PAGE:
The Federal Reserve attempts to clearly communicate its monetary policy intentions through its FOMC meeting statements and releases in order to influence various expectations in the markets and the economy. These expectations can affect various aspects of business investment, consumer spending, the stock market, the bond market, and the foreign exchange market. The Fed hopes to achieve its monetary policy goals by managing these expectations. Therefore, it is important for investors to learn to analyze the implications associated with FOMC meeting.

On September 20, 2023 EST, the U.S. Federal Reserve (Fed) decided to keep interest rates at their current levels, but expects to raise them again before the end of the year. Fed Chairman Jerome Powell continued to insist that the 2% core inflation target remains unchanged, but expressed concern about the possibility of a gradual slowdown in the U.S. economy (a so-called "soft landing"). According to the latest dot plot, the Fed plans to implement a tighter monetary policy by 2024 than previously expected, and the likely rate cut in 2024 has been reduced to 50 basis points from 100 basis points previously. U.S. stocks saw sharp swings in late trading following Powell's speech.

Chart: The Federal Open Market Committee's dot plot suggests that interest rates could stay higher for longer.

Background and Significance of the Birth of the Federal Reserve and FOMC Meeting

In the early twentieth century, the United States experienced a series of financial crises and inflation, events that triggered the need for reform of the U.S. financial system. The most famous of these were the stock market crash of 1929 and the ensuing Great Depression, and the hyperinflation of the late 1970s and early 1980s.

In 1933, the United States took a number of steps to stabilize the financial system, including the abandonment of the gold standard and the establishment of a fiat currency system in which the dollar was no longer pegged to gold. This gave the Federal Reserve more flexibility to implement monetary policy.

In 1935, the U.S. Congress passed the Federal Reserve Act, which formally established the Federal Reserve to provide stability and regulation to the U.S. financial system.

Once established, the Fed began using monetary policy tools to control the money supply and interest rates in order to stabilize inflation, promote employment, and maintain financial stability. The rate-setting meetings became one of the key institutions for formulating these policies.

The FOMC typically meets several times a year, including regular meetings and special meetings as needed. The meetings are attended by members of the Federal Reserve Board, including the Chairman of the Federal Reserve, other members of the Federal Reserve Board, and the presidents of the regional reserve banks. Together, they discuss current economic conditions, assess inflation risks and employment conditions, and then decide whether interest rate policy needs to be adjusted to achieve economic objectives. The transparency and openness of this process is critical to the U.S. economy and financial markets because it provides market participants and investors with important information about the future direction of monetary policy.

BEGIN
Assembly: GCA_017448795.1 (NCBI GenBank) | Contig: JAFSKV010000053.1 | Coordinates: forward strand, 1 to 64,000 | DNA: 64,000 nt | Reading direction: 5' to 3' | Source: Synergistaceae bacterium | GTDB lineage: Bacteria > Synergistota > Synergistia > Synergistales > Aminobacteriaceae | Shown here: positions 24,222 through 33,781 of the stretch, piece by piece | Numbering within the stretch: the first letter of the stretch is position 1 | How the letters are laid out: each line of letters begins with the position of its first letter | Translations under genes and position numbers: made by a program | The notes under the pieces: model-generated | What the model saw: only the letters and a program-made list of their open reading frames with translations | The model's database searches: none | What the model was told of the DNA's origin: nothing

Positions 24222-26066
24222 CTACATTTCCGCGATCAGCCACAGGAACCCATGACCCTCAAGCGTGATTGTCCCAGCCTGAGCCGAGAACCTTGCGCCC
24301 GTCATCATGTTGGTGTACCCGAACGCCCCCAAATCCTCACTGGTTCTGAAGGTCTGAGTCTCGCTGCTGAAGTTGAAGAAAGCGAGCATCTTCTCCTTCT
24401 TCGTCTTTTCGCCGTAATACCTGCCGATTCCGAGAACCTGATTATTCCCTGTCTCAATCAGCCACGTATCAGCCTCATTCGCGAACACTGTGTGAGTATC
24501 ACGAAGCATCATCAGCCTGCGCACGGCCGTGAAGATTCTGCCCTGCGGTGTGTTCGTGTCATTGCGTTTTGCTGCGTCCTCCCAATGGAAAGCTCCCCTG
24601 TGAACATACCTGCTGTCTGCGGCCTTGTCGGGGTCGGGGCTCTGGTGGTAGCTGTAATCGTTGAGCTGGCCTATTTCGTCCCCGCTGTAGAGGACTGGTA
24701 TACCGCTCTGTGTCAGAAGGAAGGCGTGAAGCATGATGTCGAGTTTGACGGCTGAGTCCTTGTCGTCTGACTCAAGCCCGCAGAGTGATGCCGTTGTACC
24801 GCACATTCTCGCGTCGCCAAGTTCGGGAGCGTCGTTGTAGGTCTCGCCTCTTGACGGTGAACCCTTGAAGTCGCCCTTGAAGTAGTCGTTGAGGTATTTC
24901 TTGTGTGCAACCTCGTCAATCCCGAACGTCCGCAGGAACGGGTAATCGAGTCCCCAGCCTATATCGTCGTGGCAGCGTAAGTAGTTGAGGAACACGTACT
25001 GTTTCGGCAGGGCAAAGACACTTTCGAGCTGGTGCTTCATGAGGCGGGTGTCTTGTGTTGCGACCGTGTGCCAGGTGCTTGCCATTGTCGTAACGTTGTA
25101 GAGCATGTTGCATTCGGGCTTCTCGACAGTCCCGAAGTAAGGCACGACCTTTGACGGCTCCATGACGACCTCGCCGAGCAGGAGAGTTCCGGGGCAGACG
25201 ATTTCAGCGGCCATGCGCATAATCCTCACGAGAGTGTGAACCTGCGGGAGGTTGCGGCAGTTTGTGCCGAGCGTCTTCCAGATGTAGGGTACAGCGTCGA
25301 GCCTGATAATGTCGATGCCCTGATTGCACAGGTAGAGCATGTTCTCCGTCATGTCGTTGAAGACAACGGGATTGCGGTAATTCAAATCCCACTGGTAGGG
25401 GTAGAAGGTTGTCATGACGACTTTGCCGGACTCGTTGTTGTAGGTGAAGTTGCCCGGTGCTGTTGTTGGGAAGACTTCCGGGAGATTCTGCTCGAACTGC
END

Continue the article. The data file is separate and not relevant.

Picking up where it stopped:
For the market, the rate-setting statement, the economic outlook report, and the chairman's speech at the press conference are all windshields to explore the Fed's stance. In the Federal Reserve FOMC official website can check the previous FOMC meeting statement, meeting calendar and other information:

Chart: Federal Reserve FOMC Official Website

Expectations Management by the Federal Reserve

The Fed manages market and economic expectations through its rate-setting meetings, primarily in the following ways

Adjustment of interest rate policy: At the FOMC meeting, the Fed decides whether to adjust short-term interest rates, specifically the federal funds rate. This rate guides the entire financial market because it affects other short-term and long-term interest rates. When the Fed decides to raise interest rates, market participants typically expect higher financing costs in the future, which may reduce borrowing and investment activity. Conversely, if the Fed decides to lower interest rates, the market may expect cheaper financing, which may encourage borrowing and investment.